The Destroy Concept

Destroy or destruction is the final escalation level in the Tensoku Ryu ETD Model. We utilize this level of the model when escaping and thwarting options are not available to us for some reason.

Let me start off by saying emphatically that Destroy does NOT imply that you should kill your opponent. This is absolutely the least acceptable outcome.

Destroy means to preclude your opponent from continuing with their assault. Throwing your opponent into a swimming pool provides you with the time and opportunity to escape. You have destroyed your opponent’s ability to attack (at least for the time being). Physically harming an opponent (for example, breaking an arm) can have the same effect. While we do not encourage inflicting such harm, there may be times when this is the only way to ensure your safety or the safety of others. If you enter into direct striking conflict with an opponent then the odds of inflicting harm have risen to astronomical levels; someone, including possibly yourself, will be injured.

The Destroy Concept then involves utilizing the customary striking and kicking skills that are an integral part of most martial arts systems. These are skills everyone needs to perfect. When developing these skills you learn how to use them for both maximum and minimal effect to provide you with a full range of options should you find yourself in a conflict.

Unfortunately those of you who are still developing these skills are more likely to use a full force strike when it is not essential. This means you are more likely to inflict permanent damage or cause a death than someone with a more developed skill set. You are also less adept at self-defense and therefore run a greater risk of injury to yourself. As a result you must consider using the Destroy Concept only as a last resort.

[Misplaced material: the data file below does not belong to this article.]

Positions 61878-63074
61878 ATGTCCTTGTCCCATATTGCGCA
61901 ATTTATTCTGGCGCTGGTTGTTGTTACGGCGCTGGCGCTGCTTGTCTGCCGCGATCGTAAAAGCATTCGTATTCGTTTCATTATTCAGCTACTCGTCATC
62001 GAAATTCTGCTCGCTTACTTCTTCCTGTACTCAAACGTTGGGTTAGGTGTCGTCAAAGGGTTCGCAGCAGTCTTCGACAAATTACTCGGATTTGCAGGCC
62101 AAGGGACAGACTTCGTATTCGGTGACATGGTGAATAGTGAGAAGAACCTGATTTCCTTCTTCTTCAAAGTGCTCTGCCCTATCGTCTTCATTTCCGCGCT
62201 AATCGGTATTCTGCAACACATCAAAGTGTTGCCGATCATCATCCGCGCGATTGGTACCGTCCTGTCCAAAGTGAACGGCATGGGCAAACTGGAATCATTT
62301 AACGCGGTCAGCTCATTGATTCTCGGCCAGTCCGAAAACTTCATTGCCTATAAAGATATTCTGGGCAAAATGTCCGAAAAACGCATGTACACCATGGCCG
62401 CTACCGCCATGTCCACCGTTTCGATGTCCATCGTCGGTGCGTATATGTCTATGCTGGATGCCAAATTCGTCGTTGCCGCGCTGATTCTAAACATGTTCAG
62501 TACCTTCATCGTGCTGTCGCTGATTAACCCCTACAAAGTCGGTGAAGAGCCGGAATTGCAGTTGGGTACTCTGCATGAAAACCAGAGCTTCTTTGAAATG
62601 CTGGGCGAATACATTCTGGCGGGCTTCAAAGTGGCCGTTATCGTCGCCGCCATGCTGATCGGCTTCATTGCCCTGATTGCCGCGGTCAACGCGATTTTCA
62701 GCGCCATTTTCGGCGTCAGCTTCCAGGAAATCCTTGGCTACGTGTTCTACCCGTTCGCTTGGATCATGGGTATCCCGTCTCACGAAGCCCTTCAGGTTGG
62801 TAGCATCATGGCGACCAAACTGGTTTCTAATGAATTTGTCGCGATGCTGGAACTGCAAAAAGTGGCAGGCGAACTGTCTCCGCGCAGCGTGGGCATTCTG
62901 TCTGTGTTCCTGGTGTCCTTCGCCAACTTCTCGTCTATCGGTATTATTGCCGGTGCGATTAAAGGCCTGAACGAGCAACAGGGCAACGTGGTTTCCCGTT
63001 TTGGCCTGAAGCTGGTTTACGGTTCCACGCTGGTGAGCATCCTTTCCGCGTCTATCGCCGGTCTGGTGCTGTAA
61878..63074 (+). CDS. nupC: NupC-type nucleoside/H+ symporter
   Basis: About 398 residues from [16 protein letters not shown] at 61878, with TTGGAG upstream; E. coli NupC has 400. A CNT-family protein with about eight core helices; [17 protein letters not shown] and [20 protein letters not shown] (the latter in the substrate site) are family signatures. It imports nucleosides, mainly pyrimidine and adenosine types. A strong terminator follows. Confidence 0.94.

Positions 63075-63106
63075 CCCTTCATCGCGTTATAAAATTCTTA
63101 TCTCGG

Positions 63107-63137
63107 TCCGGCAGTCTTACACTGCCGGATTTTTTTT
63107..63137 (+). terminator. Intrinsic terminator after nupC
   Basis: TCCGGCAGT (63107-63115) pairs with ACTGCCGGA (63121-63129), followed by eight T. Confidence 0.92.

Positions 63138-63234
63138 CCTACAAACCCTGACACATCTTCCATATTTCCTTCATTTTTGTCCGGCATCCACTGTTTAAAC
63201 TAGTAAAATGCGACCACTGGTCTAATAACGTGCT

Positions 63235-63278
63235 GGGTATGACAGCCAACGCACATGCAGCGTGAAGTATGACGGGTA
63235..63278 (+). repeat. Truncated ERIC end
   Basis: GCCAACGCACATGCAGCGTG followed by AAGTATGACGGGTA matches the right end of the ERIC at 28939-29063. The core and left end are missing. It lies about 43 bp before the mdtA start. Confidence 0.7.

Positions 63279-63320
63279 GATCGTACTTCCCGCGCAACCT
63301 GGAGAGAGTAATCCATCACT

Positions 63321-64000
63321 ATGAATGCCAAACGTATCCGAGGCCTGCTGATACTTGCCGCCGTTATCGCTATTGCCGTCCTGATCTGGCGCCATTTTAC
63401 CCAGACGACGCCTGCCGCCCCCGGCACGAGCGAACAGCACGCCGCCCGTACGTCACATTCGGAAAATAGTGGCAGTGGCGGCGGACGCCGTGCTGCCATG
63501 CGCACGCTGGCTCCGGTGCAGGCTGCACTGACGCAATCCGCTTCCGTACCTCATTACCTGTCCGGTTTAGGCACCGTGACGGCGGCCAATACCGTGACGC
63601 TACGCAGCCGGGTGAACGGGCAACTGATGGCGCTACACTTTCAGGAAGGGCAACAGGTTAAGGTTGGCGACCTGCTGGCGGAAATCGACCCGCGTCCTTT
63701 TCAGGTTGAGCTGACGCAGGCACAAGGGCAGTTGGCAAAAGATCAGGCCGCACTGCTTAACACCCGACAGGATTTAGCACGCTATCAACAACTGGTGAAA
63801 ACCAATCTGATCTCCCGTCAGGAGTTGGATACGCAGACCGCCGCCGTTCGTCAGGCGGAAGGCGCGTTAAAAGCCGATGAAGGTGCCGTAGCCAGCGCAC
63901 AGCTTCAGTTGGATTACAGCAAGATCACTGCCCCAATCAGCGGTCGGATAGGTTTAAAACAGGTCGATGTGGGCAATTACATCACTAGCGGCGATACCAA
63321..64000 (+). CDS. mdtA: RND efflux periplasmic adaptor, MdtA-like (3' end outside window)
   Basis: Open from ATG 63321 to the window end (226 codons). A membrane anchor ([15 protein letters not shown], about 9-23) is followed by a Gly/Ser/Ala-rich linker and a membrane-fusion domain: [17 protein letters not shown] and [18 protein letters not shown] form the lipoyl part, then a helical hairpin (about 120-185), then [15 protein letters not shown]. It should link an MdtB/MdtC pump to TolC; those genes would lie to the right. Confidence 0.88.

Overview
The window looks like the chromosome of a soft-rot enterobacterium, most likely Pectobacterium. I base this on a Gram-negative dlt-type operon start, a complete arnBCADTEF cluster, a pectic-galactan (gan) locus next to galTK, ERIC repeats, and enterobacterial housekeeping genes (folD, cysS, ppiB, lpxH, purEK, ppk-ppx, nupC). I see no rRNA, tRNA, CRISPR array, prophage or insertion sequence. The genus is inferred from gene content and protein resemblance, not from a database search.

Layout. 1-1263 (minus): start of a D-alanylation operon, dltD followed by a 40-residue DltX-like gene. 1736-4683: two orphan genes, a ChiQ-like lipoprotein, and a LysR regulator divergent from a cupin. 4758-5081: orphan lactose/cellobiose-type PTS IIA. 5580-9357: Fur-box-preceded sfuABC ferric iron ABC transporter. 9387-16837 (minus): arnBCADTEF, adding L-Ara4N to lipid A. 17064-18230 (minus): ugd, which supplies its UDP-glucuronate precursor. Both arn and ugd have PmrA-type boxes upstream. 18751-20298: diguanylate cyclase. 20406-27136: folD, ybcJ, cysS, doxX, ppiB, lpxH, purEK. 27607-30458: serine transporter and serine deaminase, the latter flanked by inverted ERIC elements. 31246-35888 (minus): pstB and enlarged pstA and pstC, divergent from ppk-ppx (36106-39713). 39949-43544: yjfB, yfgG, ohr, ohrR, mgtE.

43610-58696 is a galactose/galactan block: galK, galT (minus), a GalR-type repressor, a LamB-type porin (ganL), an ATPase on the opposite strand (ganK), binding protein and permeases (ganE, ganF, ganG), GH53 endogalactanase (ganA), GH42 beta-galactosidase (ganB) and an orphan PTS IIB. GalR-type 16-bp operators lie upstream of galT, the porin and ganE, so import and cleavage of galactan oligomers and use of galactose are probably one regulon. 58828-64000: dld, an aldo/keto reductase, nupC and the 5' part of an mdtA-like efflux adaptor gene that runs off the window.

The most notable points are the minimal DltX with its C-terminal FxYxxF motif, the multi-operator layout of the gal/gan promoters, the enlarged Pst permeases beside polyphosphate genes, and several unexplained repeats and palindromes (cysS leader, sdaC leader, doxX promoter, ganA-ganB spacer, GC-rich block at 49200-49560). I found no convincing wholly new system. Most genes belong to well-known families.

Destroy then is the final leg of the three escalating levels of conflict. You should first try everything possible to escape a conflict. If you have been unable to escape then you should attempt to thwart any ongoing or future attacks. You should utilize the Destroy Concept only when thwarting has dramatically failed or when you feel that thwarting will not prove sufficient to offer viable protection from the attack (for example, if you are being attacked with a weapon). The more skilled you become the less you will need to depend on the destroy option.

This logic does not afford you the excuse that “Hey, my skills weren’t good enough, so I had to hit him in the throat.” A prosecutor may not view that as a viable defense. Escape and thwart whenever possible, and destroy only as a last resort.

Destroy has another significant context that more advanced students should begin to appreciate. It is possible to destroy an opponent’s ability to continue fighting without harming them in any significant way. We do this by destroying their structure to such a degree that they are unable to move in any meaningful or beneficial manner. This is a much more advanced concept and something only more senior students can successfully appreciate and execute, but you will notice and be introduced to various aspects of these skills over time. By destroying structure and rendering a combative individual incapacitated we are then afforded with another decision point. If we conclude our opponent has begun to reason and is responsive to rational discussion, then we may decide to let them go (warily, of course). If we conclude the person is only going to attack again, then we may need to gain the assistance of others or resort to more drastic measures. In this context we destroy an opponent’s ability, and hopefully their willingness to fight. This is considered to be a more advanced and advantageous form of the Destroy Concept. We do not need to create harm to destroy an opponent’s ability or willingness to continue a conflict.


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